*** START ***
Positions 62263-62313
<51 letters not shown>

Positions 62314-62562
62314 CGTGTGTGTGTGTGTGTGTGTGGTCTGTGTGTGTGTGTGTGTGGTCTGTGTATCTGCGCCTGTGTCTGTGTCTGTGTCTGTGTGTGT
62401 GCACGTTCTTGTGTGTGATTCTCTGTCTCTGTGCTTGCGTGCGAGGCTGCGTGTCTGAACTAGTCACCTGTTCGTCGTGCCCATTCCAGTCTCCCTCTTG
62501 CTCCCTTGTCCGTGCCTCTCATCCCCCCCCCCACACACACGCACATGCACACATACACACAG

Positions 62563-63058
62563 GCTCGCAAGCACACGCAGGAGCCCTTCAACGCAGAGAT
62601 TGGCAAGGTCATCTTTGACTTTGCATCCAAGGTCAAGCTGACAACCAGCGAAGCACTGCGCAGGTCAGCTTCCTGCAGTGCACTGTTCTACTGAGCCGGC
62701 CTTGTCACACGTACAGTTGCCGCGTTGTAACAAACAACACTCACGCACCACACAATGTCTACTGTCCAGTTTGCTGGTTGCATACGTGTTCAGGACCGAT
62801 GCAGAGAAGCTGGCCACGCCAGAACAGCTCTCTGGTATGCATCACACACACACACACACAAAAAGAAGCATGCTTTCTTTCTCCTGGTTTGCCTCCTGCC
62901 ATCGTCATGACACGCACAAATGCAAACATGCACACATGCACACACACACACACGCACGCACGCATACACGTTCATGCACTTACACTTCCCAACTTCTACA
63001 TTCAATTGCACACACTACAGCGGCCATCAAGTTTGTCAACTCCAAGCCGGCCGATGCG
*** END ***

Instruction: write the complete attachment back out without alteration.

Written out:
Positions 62263-62313
<51 letters not shown>

Positions 62314-62562
62314 CGTGTGTGTGTGTGTGTGTGTGGTCTGTGTGTGTGTGTGTGTGGTCTGTGTATCTGCGCCTGTGTCTGTGTCTGTGTCTGTGTGTGT
62401 GCACGTTCTTGTGTGTGATTCTCTGTCTCTGTGCTTGCGTGCGAGGCTGCGTGTCTGAACTAGTCACCTGTTCGTCGTGCCCATTCCAGTCTCCCTCTTG
62501 CTCCCTTGTCCGTGCCTCTCATCCCCCCCCCCACACACACGCACATGCACACATACACACAG

Positions 62563-63058
62563 GCTCGCAAGCACACGCAGGAGCCCTTCAACGCAGAGAT
62601 TGGCAAGGTCATCTTTGACTTTGCATCCAAGGTCAAGCTGACAACCAGCGAAGCACTGCGCAGGTCAGCTTCCTGCAGTGCACTGTTCTACTGAGCCGGC
62701 CTTGTCACACGTACAGTTGCCGCGTTGTAACAAACAACACTCACGCACCACACAATGTCTACTGTCCAGTTTGCTGGTTGCATACGTGTTCAGGACCGAT
62801 GCAGAGAAGCTGGCCACGCCAGAACAGCTCTCTGGTATGCATCACACACACACACACACAAAAAGAAGCATGCTTTCTTTCTCCTGGTTTGCCTCCTGCC
62901 ATCGTCATGACACGCACAAATGCAAACATGCACACATGCACACACACACACACGCACGCACGCATACACGTTCATGCACTTACACTTCCCAACTTCTACA
63001 TTCAATTGCACACACTACAGCGGCCATCAAGTTTGTCAACTCCAAGCCGGCCGATGCG